Nope. Today is not about what can go wrong in adoption … and, as it is in any case where mere humans are involved, shit does happen … but rather on what is so very, very right.
As long-time readers know, my dear friend Gay has been heading off to Cambodia to build houses ever since we brought Sam home. She does this through the organization Tabitha, a non-profit that does so much for so many … I encourage all to learn more and participate … or, at least, shop their store.
Tabitha was started by a Canadian, Janne Ritkes, personal heroine to anyone familiar with her work and her spirit, in 1994, and she’s been on the ground in Cambodia running the show ever since.
Lest anyone get the idea that I am inclined to chew on the ass of only one religion, I’ll range more widely today and slam effects of worship all the way to witchcraft.
Subscribing to a bit of the old double, double can seem nothing more than a giggle, but as is the case with all who take hocuspocus as gospel, be it the Eucharist or “He turned me into a newt!”, it always results in damage to some innocent bystander.
Today’s example comes from the BBC in this report on an increasing number of kids in Africa being accused of witchcraft, and the horrible consequences of those accusations.
A new Unicef report warns that children accused of being witches – some as young as eight – have been been burned, beaten and even killed as punishment.
(… burned, beaten AND EVEN KILLED … What the hell sort of sentence is that? Oh … never mind … )
In rounding up the usual suspects, it’s orphans, street kids, albinos and the disabled, mainly boys between the ages of 8 and 14 who are victims.
Unicef … always so good at counting atrocities, but not so hot on preventing them … reports that 20,000 street kids have been tarred with the black magic brush in Kinshasa, DRC alone.
Two things came across my desk this morning almost simultaneously. One is about international adoption. The other is not.
First, the not.
Thirty-three pinheaded Idaho bible thumpers attempting to illegally, unethically and immorally grab Haitian kids and bus them out of the country is NOT about international adoption, no matter how many times the term is slotted into the story.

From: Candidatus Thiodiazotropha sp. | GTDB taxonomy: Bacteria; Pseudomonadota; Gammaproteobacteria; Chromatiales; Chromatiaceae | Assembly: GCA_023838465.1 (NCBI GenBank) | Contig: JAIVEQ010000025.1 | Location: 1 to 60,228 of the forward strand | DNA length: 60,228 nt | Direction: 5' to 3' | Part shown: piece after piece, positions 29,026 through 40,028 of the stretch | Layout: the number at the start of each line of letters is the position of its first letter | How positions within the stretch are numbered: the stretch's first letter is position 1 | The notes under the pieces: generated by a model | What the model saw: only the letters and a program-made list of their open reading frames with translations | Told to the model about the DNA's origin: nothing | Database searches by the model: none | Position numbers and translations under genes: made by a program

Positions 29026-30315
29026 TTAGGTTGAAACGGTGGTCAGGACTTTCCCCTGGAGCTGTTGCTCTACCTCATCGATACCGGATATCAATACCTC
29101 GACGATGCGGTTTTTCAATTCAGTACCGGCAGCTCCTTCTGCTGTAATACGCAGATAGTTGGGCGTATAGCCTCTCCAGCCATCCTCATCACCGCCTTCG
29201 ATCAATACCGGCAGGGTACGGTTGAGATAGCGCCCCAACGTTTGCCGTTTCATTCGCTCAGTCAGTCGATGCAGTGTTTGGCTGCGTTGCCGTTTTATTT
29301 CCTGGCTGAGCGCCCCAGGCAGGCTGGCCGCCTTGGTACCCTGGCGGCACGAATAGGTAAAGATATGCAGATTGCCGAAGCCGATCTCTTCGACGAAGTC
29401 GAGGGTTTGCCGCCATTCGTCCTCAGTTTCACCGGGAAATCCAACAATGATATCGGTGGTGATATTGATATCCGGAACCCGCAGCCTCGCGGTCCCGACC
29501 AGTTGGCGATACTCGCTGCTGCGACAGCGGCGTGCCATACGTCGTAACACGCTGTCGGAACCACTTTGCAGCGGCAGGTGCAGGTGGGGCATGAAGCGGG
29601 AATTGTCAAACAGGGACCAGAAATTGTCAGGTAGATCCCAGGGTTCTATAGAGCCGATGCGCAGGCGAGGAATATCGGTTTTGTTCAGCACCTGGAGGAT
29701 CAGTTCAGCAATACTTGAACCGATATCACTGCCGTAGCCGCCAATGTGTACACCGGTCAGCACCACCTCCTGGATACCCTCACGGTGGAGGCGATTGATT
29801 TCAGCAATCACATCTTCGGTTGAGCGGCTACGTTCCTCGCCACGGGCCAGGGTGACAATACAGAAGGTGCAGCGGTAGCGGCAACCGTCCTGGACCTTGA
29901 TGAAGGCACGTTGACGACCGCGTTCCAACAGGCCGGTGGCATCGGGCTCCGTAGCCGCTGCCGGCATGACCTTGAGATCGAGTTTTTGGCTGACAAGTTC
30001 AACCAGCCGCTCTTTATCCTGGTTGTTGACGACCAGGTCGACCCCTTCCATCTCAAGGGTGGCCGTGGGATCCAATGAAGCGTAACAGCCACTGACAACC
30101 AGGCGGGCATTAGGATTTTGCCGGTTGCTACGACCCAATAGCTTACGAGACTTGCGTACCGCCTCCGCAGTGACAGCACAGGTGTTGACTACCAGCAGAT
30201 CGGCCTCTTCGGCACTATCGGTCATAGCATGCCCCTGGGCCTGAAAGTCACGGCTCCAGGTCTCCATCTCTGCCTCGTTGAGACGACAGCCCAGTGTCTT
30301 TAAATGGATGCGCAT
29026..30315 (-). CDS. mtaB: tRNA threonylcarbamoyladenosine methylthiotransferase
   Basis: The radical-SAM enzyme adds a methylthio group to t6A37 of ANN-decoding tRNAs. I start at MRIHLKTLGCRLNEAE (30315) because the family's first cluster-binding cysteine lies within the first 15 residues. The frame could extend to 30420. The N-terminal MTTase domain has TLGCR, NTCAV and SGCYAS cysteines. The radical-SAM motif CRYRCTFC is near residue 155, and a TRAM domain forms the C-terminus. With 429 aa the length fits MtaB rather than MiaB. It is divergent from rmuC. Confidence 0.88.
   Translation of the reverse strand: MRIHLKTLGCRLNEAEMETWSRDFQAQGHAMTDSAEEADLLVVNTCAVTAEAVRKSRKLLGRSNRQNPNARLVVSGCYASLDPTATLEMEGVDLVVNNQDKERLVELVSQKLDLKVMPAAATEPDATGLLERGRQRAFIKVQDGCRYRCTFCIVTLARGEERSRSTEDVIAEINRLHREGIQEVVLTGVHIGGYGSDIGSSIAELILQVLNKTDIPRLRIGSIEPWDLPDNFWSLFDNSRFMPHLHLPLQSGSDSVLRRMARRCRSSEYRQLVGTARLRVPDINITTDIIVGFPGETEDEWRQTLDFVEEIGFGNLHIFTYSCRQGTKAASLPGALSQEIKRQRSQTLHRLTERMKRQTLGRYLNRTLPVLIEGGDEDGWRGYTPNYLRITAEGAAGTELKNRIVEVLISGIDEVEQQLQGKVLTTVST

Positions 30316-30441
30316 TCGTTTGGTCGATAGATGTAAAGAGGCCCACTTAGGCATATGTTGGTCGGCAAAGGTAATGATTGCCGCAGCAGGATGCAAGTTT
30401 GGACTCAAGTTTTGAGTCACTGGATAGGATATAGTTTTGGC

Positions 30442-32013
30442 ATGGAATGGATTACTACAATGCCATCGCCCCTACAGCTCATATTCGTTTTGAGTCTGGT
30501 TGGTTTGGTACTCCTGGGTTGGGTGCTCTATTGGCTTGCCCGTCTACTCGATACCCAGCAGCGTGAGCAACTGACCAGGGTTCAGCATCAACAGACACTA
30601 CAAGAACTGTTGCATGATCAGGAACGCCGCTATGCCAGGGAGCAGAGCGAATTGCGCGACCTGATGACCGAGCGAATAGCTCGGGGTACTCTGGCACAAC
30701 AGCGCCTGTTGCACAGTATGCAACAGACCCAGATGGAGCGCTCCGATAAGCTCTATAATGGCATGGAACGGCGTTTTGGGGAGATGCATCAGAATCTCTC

It is about arrogance and ignorance, and I hope all of them, except perhaps the child who looks to be about 12 in the photo, see what life is like inside a Haitian jail.
What is about adoption came from my dear friend and hero, Adam Pertman.
A Webinar featuring Dr. Bruce Perry Monday, February 1st, 2010 from 7:00 to 8:00 PM Central Time (a recorded version will be available subsequently) This free webinar features Bruce D. Perry M.D., Ph.D., the Senior Fellow at The ChildTrauma Academy. He will discuss the likely impact of the many traumas children coming home from the orphanages in Haiti have experienced. The webinar will help prepare families who are now awaiting or have already received placement under the United States' expedited program. Dr. Perry will cover the impact of the multiple traumas on this group of kids, explain what parents can expect, and give advice on how they can ease the transition for their child. The webinar will have practical advice for adoptive parents, adoption professionals, and interim caregivers. Please forward this invitation to any family awaiting a placement from Haiti as well as staff and/or interim caregivers for these children. In order to give priority to families who will benefit the most from this live webinar, we ask that you refrain from inviting those who are just starting to explore the option of adopting from Haiti. Dr. Perry will address specific trauma-related questions from the audience as time allows. We ask that you submit questions in advance through the registration form. PLEASE NOTE: this session is intended for those families who were in process of adopting from Haiti prior to the earthquake and are therefore receiving an expedited placement of their child. The Haitian adoption process itself as well as advice for those looking to start the process of adopting from Haiti will not be covered. This webinar is brought to you by Adoption Learning Partners, the Evan B. Donaldson Adoption Institute, the Joint Council on International Children's Services and Heart of the Matter Seminars.